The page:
Rev Ruth Patterson


Dear Friends,

A couple of weeks ago I heard of a bird, a rare species called the Regent Honeyeater that used to be prolific in South Eastern Australia but is now endangered.   This bird, probably due to isolation from its own kind, had lost its song, had forgotten how to sing.  It was almost as if it had forgotten what made it unique, what singled it out as being special.  I felt quite sad.  And then I got to thinking, “That’s the way many of us have been feeling over the past months.  Everybody has their own particular story of how this last year has been.  It’s as if we are entombed between Good Friday and Easter Day.  I have a friend who says that when we finally emerge from this we’re all going to be a bit odd!  We’ll have forgotten how to relate face to face!  In our isolation from the rest of humankind, from our own species, we have become a little bit like the Regent Honeyeater.  At times it seems as if we’ve lost our song; we’ve forgotten the essence of what makes us human; we’ve forgotten how to sing the song of faith and hope and love.  We’ve been questioning our identity, and we feel disorientated and alone.  Will we ever return to ‘normal’?  Who is going to roll away this stone for us – for it is a very large stone? 

On that first Easter, very early in the morning three women are making their way to the tomb into which the body of Jesus had been placed a couple of days before.  The Saturday has been a long wait.  Clinging on to the last shreds of what had been, they are now going to anoint his dead body.  Jesus was dead and what was left to give their lives meaning anymore; so short a time to lose their song!  On the way it suddenly hits them that they will not be able to roll away the stone from the entrance to the tomb.  They arrive at the place and are stopped in their tracks by an amazing sight.  Someone has got there before them and has already rolled the stone away.   There follows their discovery of an empty tomb and the encounter with the messenger who tells them, “He isn’t here!  He has been raised from the dead.”  If they were anything like me, probably all they heard was? “He isn’t here!”  The ultimate cruelty; they weren’t even given the chance to anoint his body, the only thing left for them to do for him.  We, too, don’t expect to witness eternity breaking into time in the form of a heavenly messenger.  The God of surprises hasn’t shown up for a long time, and this past year has increased that sense of lostness and despair.  We hanker after the past, to go back to what was familiar, to a way of doing things that was probably not always comfortable, but was the world we knew – if you like, to anoint the body.  It is as if this last year has been in a strange way given to us as a sort of liminal space before we cross over to a new world.  We have had to wait, whether we liked it or not.  A few weeks ago on an archaeological programme, I saw a sign for visitors, “This way to the past”.  I am not dismissing the past.  It is what our today is built upon and holds many treasures.  But surely there is also an invisible sign, “This way to the future”?  My waiting in this space hasn’t always been great.  Some days I allow isolation and despair to gain the upper hand.  At other moments I can see beyond and can almost hear the faint first notes of a new song.  I couldn’t put words on the song but it is something like the groanings Paul writes about in Romans 8.    The three women on that early Sunday morning were actually walking towards the future, even though at that moment they weren’t aware of it.  And I have the feeling that we are too!   ‘He is not here’ can either feed our despair or cause us to lift up our hearts with excitement, expectation and joy!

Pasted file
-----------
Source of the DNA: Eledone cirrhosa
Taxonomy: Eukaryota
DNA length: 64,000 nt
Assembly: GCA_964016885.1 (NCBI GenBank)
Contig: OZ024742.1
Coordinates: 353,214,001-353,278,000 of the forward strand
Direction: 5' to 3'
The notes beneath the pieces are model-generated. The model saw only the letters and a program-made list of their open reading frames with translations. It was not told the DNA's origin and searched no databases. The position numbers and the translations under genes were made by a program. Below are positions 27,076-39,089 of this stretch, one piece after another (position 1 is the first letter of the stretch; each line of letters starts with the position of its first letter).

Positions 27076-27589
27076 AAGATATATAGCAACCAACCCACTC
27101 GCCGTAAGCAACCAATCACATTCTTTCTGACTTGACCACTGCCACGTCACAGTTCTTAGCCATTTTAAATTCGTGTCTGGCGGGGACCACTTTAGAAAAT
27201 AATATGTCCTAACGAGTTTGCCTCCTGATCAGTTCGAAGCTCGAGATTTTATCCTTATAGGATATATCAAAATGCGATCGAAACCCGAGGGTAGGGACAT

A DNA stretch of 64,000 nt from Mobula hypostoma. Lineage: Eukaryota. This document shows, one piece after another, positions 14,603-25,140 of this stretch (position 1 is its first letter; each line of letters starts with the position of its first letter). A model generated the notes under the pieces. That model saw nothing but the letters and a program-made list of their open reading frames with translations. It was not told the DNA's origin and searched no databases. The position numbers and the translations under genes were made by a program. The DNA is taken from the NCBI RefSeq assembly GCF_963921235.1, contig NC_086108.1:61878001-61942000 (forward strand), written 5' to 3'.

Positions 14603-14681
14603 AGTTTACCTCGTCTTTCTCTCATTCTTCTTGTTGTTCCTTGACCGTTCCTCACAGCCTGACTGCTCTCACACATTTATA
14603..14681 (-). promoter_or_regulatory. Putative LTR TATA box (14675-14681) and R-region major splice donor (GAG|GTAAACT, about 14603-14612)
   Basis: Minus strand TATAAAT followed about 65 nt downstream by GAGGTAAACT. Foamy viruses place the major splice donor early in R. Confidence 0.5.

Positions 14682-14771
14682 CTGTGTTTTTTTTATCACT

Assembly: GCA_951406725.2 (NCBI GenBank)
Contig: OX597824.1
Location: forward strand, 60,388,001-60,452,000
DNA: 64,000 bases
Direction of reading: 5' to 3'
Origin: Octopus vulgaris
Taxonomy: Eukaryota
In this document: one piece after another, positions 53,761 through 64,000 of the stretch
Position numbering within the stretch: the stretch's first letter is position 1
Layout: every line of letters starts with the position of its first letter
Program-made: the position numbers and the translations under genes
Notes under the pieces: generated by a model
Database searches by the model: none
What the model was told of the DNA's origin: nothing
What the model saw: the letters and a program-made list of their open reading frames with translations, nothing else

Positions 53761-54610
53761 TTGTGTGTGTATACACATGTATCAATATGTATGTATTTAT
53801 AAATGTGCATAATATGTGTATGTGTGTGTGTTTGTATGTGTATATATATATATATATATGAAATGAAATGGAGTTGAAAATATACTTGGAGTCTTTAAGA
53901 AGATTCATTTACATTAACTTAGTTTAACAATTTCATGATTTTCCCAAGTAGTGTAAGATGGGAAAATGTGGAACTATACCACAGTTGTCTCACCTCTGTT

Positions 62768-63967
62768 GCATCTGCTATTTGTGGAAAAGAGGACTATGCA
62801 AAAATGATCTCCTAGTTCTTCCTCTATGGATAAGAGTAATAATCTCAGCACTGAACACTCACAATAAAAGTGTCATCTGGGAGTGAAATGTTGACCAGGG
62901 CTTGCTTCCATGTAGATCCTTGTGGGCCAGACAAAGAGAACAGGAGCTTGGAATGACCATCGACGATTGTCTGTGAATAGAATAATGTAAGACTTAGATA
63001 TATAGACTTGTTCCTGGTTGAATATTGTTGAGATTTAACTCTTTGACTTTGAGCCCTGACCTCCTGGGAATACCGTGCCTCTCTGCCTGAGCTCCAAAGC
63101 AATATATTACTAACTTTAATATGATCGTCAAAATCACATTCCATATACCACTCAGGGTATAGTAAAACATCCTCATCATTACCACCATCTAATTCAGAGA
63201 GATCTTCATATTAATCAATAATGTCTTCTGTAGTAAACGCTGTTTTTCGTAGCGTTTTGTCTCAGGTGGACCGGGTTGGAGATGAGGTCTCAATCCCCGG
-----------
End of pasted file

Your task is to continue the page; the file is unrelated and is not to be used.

As they received the amazing message, those women became in themselves the Church.  They didn’t have a building, but they had a song.  Could it be for us that the groanings of this past year are the first notes of the song that is already being sung in the eternal now of God, a now that is filled with hope and promise?  We have not forgotten or lost our song; we are simply re-discovering it.  We are an Easter people.  We will live the future in the present.  We will let go of what is no longer necessary and embrace the first fruits of a new day.  The stone has already been rolled away.  He is risen.  He goes ahead of us.  He will be with us to the end which is also a beginning.  Alleluia is our song!  This way to the future! 


Etta Hughes, a dear friend of Restoration Ministries, died on December 10, 2020.  Etta had many gifts, all stemming from her life of faith.  Chief among these were her prayer life and her warm hospitality.  From the very beginning she was part of the welcome and the prayer life of Restoration House, until increasing frailty prevented her from being physically present with us.  We extend our sympathy to Elva and Alastair and all the beloved members of her family circle.


To all our friends in Restoration Ministries far and near, please know that you are always remembered with deep gratitude.  We trust that you have managed to remain safe and well during this strange time.  We wish you all the peace and joy of Easter.

                                            With love and prayers,

Ruth and Rose